The California Rodeo Salinas is scheduled to start on July 16, yet the rodeo refuses to change its illegal practice of hiding injuries to animals. In December 2014, the national nonprofit Animal Legal Defense Fund (ALDF) filed a lawsuit on behalf of the animal rights group Showing Animals Respect and Kindness (SHARK) against the rodeo for failing to report animal injuries to the state veterinary medical board, as required under California law.
Winnemen Wintu and Allies Protest Governor’s California Water Summit The Winnemem Wintu Tribe and other tribal representatives and their allies rallied, chanted, sang and waved signs on the sidewalk in front of Westin Hotel on June 29 and 30 outside the Second California Water Summit in Sacramento. They were there to protest Governor Jerry Brown’s efforts to exclude California Tribes, environmentalists, fishermen and other key stakeholders in the public meeting about massive state water infrastructure projects proposed under Proposition 1, the $7.5 billion water bond.

Members of the Concow Maidu, Miwok, Hoopa Valley, Pomo, Wailaki and other tribes and Native Hawaiian groups joined with local activists as they shouted, “Water is sacred, water is life, protect the salmon, protect water rights.” Representatives of the Klamath Riverkeeper, Restore the Delta, United Native Americans and Occupy Sacramento also participated in the event. Around 40 people were there at the protest at any given time; over 100 people showed up at the event between the two days. Protesters also chanted, “Fight, Fight, Water Rights!” and “Corporate Graft, Corporate Greed, this is something we don’t need!,” as cars drove by on Riverside Boulevard in front of the hotel.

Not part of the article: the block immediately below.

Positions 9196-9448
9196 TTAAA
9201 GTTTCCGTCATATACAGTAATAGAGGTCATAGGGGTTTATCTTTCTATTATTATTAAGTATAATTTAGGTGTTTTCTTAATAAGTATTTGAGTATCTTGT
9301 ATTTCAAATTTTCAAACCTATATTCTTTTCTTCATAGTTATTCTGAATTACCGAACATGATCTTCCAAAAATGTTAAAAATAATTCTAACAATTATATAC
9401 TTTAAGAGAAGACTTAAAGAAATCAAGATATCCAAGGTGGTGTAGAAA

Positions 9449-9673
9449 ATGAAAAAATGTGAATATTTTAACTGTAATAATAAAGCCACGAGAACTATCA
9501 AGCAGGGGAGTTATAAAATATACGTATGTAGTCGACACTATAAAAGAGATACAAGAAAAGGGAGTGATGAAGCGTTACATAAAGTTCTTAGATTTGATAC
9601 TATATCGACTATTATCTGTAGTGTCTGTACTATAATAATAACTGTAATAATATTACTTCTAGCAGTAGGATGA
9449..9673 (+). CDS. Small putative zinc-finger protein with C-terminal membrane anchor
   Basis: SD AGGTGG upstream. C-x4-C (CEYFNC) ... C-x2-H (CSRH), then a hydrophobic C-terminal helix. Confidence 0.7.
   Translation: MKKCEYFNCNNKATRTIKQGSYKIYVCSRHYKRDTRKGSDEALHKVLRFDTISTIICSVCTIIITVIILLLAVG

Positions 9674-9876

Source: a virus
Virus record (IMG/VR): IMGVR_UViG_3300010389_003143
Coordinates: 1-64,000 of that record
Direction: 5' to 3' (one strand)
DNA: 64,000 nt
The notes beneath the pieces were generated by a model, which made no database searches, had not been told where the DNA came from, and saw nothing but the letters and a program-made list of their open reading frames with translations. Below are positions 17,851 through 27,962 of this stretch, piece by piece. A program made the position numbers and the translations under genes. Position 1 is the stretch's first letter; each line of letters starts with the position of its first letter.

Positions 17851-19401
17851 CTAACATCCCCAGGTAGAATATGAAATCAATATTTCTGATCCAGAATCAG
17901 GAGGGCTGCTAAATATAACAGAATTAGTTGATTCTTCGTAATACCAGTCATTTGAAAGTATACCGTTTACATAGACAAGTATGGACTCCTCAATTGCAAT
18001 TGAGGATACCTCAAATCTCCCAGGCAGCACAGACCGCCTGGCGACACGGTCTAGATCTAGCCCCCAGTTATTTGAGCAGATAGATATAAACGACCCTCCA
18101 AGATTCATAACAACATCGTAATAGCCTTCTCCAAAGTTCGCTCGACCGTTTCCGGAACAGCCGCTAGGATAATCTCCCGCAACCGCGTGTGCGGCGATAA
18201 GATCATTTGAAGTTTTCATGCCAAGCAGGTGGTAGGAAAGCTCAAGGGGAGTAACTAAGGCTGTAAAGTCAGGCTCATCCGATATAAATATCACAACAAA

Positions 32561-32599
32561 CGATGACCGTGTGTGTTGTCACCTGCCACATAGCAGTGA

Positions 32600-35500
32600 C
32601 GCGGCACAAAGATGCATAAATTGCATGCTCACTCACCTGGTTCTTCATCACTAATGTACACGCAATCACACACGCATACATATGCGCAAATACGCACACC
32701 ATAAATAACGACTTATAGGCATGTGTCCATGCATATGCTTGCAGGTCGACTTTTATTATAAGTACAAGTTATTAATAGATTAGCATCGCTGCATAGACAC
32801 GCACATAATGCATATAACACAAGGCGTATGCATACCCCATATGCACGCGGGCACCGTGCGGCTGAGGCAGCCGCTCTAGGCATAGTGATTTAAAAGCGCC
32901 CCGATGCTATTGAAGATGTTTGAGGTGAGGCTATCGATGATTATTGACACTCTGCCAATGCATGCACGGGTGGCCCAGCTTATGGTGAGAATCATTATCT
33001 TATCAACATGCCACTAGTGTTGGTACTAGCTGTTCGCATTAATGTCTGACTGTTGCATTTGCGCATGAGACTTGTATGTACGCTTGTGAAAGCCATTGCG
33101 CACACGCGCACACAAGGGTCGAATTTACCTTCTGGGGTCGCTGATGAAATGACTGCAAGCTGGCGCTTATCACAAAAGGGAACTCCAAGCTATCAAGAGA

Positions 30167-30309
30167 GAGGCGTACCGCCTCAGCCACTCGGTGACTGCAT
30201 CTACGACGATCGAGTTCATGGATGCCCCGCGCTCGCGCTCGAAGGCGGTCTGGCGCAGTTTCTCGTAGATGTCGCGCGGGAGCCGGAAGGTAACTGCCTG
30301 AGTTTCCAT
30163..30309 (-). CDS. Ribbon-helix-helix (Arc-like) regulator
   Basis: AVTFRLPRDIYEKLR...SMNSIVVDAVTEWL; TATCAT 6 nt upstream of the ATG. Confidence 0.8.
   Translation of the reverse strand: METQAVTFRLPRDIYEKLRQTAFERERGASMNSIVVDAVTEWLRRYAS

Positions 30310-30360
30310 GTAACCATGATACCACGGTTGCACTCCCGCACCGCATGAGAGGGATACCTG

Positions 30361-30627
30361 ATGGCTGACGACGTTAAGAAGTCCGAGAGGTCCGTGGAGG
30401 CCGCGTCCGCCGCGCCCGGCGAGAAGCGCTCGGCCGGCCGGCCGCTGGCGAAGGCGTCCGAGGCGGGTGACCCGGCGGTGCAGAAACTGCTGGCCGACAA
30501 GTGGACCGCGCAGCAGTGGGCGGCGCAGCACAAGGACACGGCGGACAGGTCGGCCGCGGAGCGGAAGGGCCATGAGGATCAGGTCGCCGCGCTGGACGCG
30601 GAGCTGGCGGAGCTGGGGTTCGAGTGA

The Brown administration advertised the event as a conference to discuss the latest developments including project selection for the $7.5 billion water bond money that is now available after the passage of the Water Quality, Supply and Infrastructure Act of 2014, Brown’s controversial Proposition 1.

imc_photo.gifRead More with Photos
Farm Worker Champion Sal Alvarez: A life Grounded in Faith and Service The farm worker movement mourns the passing on June 7, 2015, of Rev. Deacon Sal Alvarez, who played a key role with Cesar Chavez and Dolores Huerta in the farm worker movement and on behalf of many other worthy causes over seven decades. Sal was motivated by deep faith in a movement grounded in the Catholic Church’s social justice teachings and dedication to Our Lady of Guadalupe.

After earning a masters degree in social work from UC Berkeley and working with the U.S. Catholic Conference, Sal met Cesar Chavez in the late 1960s, while working with the Bishops Committee on Farm Labor. He became a United Farm Workers researcher in 1976, and was soon assigned as legislative aide to Dolores Huerta, with whom Sal forged a close working relationship for decades.

Sal spent years at the state Capitol in Sacramento, battling industry attempts to dismantle the historic Agricultural Labor Relations Act. He also worked on abolishing the short-handled hoe, winning workers compensation for farm workers and pushing UC to provide relief for agricultural workers displaced by its mechanization research.

Read More | United Farm Workers
Environmental groups petitioned the California Fish and Game Commission to protect the Humboldt marten under the California Endangered Species Act. The Humboldt marten is a cat-sized carnivore related to minks and otters that lives in old-growth forests in Northern California and southern Oregon. Most of the marten’s forest habitat has been destroyed by logging, and the remaining martens in California likely number fewer than 100 individuals.
The Sisters of Perpetual Indulgence took the lead in organizing a protest held in front of Facebook headquarters in Menlo Park, California on June 1. Sister Roma said that it's time Mark Zuckerberg realized that identity is fluid. She and about 100 others traveled from San Francisco and other parts of the Bay Area to Silicon Valley to demand that the social media company remove the fake-name reporting option and stop asking users for government IDs.
The outrage over the bottling of California water by Nestlé, Walmart and other big corporations during a record drought has become viral on social media and national and international media websites over the past couple of months. On May 20, people from across the state converged on two Nestlé bottling plants — one in Sacramento and the other in Los Angeles — demanding that the Swiss-based Nestlé corporation halt its bottling operations during the state’s record drought.